Courts should avoid adjudication of constitutional issues unless necessary. See United States v. National Treasury Employees Union, 513 U.S. 454, 478, 115 S.Ct. 1003, 130 L.Ed.2d 964 (1995). Accordingly, the constitutionality of the Coal Excise Tax need only be analyzed if the Court determines that the Pittston companies have satisfied the statutory prerequisites for an excise tax refund claim.
I. THE PREREQUISITES FOR AN EXCISE TAX REFUND CLAIM
To obtain a refund of an excise tax, a plaintiff must establish that the goods in question were in the stream of export when the excise tax was imposed and that the plaintiffs have fulfilled the requirements of Title 26, United States Code Section 6416(a). The government concedes that the coal at issue was placed into the stream of commerce when loaded on export vessels and title was transferred from the Pittston Companies to the foreign customers. Therefore, the only remaining prerequisite to an excise tax refund claim is satisfaction of Title 26, United States Code Section 6416(a).
That code section requires that the plaintiffs establish that they have "not included the tax in the price of the article — not collected the amount of the tax from the person who purchased such article . . . repaid the amount of the tax to the ultimate purchaser . . . or filed with the Secretary the written consent" of the purchaser allowing the plaintiff to collect the tax refund. 26 U.S.C. § 6416(a). This statute is intended to "prevent unjust enrichment of manufacturers who have shifted the burden of the tax to their customers." Tenneco, Inc. v. United States, 17 Cl.Ct. 345, 349 (1989), aff'd 899 F.2d 1227 (Fed. Cir. 1990). The plaintiff seeking the refund bears the burden of proving that the statute is satisfied. Andrew Jergens Co. v. Conner, 125 F.2d 686, 689 (6th Cir. 1942).
The Pittston Companies have provided written consent of eleven of the fourteen foreign customers allowing the Pittston Companies to collect the refund on the Coal Excise Tax paid as a result of sales to those foreign customers. This fact establishes the Pittston Companies' eligibility for a refund of the Coal Excise Taxes paid as a result of sales to those eleven foreign customers.
II. THE CONSTITUTIONALITY OF THE COAL EXCISE TAX
The Export Clause in the Constitution unambiguously states: "No Tax or Duty shall be laid on Articles exported from any State." U.S. Const., Art. I., § 9, cl. 5. The Supreme Court's holdings applying the Export Clause are equally prohibitive. See United States v. U.S. Shoe Corp., 523 U.S. 360, 118 S.Ct. 1290, 1292, 140 L.Ed.2d 453 (1998) (holding that "the Export Clause allows no room for any federal tax, however generally applicable or nondiscriminatory, on goods in export transit"); United States v. International Business Machines Corp., 517 U.S. 843, 848, 116 S.Ct. 1793, 135 L.Ed.2d 124 (1996) (holding it "clear that the Export Clause strictly prohibits any tax or duty, discriminatory or not, that falls on exports during the course of exportation").
The Supreme Court has broadly proscribed excise taxes levied on a variety of goods. See Id., 517 U.S. at 862, 116 S.Ct. 1793 (insurance policies); A.G. Spalding Bros. v. Edwards, 262 U.S. 66, 43 S.Ct. 485, 67 L.Ed. 865 (1923) (sporting goods). Additionally, the Supreme Court has invalidated a variety of taxes as violative of the Export Clause. See United States v. United States Shoe Corp., 523 U.S. 360, 118 S.Ct. 1290, 140 L.Ed.2d 453 (1998) (holding unanimously that harbor maintenance tax imposed on export cargo violates Export Clause); Fairbank v. United States, 181 U.S. 283, 21 S.Ct. 648, 45 L.Ed. 862 (1901) (holding that federal stamp tax imposed on bills of lading for export goods violates Export Clause).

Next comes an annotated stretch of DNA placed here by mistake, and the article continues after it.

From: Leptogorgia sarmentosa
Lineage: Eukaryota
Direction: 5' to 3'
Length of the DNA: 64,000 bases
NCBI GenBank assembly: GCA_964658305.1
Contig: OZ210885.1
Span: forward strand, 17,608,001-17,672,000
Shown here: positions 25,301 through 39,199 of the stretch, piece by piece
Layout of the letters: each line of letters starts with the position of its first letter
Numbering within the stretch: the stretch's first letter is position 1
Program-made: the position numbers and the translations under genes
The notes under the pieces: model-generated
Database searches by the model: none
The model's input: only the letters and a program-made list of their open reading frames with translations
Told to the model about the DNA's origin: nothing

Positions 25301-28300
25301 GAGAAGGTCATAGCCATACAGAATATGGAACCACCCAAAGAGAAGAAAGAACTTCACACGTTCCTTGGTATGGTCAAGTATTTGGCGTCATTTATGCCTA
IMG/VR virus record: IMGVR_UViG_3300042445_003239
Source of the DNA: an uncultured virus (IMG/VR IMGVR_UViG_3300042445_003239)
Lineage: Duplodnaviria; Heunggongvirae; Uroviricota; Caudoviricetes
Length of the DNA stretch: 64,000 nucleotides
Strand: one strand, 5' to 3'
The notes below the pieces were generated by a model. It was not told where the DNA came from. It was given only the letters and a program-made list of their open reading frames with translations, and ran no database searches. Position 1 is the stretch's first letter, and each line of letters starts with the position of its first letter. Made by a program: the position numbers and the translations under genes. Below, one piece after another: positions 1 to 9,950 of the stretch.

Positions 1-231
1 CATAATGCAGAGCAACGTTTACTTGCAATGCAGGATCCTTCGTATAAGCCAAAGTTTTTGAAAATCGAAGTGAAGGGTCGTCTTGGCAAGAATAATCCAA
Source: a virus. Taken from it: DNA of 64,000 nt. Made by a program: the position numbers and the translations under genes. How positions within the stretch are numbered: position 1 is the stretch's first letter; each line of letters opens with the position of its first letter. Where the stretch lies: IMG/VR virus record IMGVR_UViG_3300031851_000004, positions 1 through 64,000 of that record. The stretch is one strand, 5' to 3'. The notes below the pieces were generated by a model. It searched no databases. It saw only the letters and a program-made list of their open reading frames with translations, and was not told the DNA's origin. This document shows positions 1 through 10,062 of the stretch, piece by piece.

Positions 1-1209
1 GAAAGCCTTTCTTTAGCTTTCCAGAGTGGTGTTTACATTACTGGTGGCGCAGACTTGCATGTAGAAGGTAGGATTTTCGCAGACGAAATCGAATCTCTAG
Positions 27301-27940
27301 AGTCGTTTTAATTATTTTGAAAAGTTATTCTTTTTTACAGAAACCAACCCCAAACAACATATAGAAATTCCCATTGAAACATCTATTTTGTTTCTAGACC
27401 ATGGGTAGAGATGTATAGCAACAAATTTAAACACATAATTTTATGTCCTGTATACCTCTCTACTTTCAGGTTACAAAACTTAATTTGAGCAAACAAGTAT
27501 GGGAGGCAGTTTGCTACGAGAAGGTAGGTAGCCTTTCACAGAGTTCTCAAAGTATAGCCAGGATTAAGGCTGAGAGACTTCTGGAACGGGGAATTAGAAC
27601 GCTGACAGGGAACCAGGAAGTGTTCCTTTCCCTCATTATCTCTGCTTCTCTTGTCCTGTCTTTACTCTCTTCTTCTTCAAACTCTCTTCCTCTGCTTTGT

The government has not provided and the Court is not able to discern any basis to distinguish the Coal Excise Tax from those held unconstitutional, above. The blanket prohibition imposed by the Export Clause and the Supreme Court holdings interpreting that clause require this Court to hold the Excise Tax unconstitutional.
Having determined that the Pittston Companies have satisfied the statutory prerequisites for a tax refund claim for at least a portion of the Coal Excise Tax paid and having determined that the Coal Excise Tax violates the Export Clause, it is necessary to address the Coal Excise Taxes paid as result of sales to the three foreign customers that have not yet submitted the consent forms that would permit a refund claim. The Pittston Companies maintain that a taxpayer may fulfill the statutory prerequisites to an excise tax refund any time before a refund is actually issued. The Court agrees. The statute at issue limits the actual payment of a refund, but does not limit the taxpayer's underlying right to that refund. See IBM v. United States, 170 Ct.Cl. 357, 343 F.2d 914 (Ct.Cl. 1965) (entering judgment on behalf of taxpayer and conditioning its eventual execution upon satisfaction of the statutory prerequisites); Chicago Milwaukee Corp. v. United States, 40 F.3d 373 (Fed. Cir. 1994) (same).
The Pittston Companies have already established their satisfaction of the statutory prerequisites for the refund of the Coal Excise Tax paid as a result of the sales to the eleven foreign customers who provided consent letters. Accordingly, the Court shall unconditionally enter judgment in the Pittston Companies' favor for an amount equal to the Coal Excise Tax paid as a result of sales to those eleven foreign customers. Additionally, the Court shall conditionally enter judgment in the Pittston Companies' favor for an amount equal to the Coal Excise Tax paid as a result of sales to the three remaining foreign customers subject to satisfaction within the next thirty (30) days of Title 26, United States Code Section 6416(a).
An appropriate Order shall issue.